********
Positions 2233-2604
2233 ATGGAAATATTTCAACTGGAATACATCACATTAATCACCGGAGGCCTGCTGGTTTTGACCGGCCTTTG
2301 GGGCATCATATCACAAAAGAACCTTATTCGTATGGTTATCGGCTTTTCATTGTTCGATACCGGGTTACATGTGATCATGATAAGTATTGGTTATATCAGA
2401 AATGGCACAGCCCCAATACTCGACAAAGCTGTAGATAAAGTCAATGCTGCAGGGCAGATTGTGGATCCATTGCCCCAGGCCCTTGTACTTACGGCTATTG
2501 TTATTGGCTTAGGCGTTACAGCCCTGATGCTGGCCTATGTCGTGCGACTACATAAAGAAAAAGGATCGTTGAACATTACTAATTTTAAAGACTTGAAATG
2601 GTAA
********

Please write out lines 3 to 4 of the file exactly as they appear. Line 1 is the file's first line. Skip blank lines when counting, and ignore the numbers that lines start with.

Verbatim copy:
2301 GGGCATCATATCACAAAAGAACCTTATTCGTATGGTTATCGGCTTTTCATTGTTCGATACCGGGTTACATGTGATCATGATAAGTATTGGTTATATCAGA
2401 AATGGCACAGCCCCAATACTCGACAAAGCTGTAGATAAAGTCAATGCTGCAGGGCAGATTGTGGATCCATTGCCCCAGGCCCTTGTACTTACGGCTATTG